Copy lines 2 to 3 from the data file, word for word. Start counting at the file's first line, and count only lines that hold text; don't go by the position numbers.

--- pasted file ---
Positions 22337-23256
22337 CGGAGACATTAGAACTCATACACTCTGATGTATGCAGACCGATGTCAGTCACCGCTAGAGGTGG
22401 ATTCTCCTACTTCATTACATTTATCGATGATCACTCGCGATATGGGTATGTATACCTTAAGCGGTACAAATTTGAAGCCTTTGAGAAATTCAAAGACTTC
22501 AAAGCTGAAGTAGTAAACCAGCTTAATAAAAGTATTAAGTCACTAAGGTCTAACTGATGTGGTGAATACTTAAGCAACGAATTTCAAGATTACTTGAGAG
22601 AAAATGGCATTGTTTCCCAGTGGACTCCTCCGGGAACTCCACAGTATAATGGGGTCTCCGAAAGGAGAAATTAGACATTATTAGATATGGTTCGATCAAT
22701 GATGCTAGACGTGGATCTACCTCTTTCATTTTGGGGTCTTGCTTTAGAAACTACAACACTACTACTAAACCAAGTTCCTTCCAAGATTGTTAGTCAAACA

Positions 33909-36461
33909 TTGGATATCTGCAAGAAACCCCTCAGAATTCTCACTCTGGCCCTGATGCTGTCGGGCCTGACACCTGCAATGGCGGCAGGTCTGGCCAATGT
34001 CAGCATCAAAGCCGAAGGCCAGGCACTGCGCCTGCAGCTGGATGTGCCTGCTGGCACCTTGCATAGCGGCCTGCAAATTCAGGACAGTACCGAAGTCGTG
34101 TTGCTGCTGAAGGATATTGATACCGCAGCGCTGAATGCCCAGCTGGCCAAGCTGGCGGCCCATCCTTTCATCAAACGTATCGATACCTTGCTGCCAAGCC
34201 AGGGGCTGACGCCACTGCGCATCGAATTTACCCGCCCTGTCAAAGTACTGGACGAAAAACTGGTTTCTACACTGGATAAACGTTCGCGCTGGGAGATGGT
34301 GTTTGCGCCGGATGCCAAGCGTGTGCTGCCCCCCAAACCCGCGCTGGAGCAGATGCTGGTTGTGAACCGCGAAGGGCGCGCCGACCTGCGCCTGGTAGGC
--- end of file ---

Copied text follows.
22337 CGGAGACATTAGAACTCATACACTCTGATGTATGCAGACCGATGTCAGTCACCGCTAGAGGTGG
22401 ATTCTCCTACTTCATTACATTTATCGATGATCACTCGCGATATGGGTATGTATACCTTAAGCGGTACAAATTTGAAGCCTTTGAGAAATTCAAAGACTTC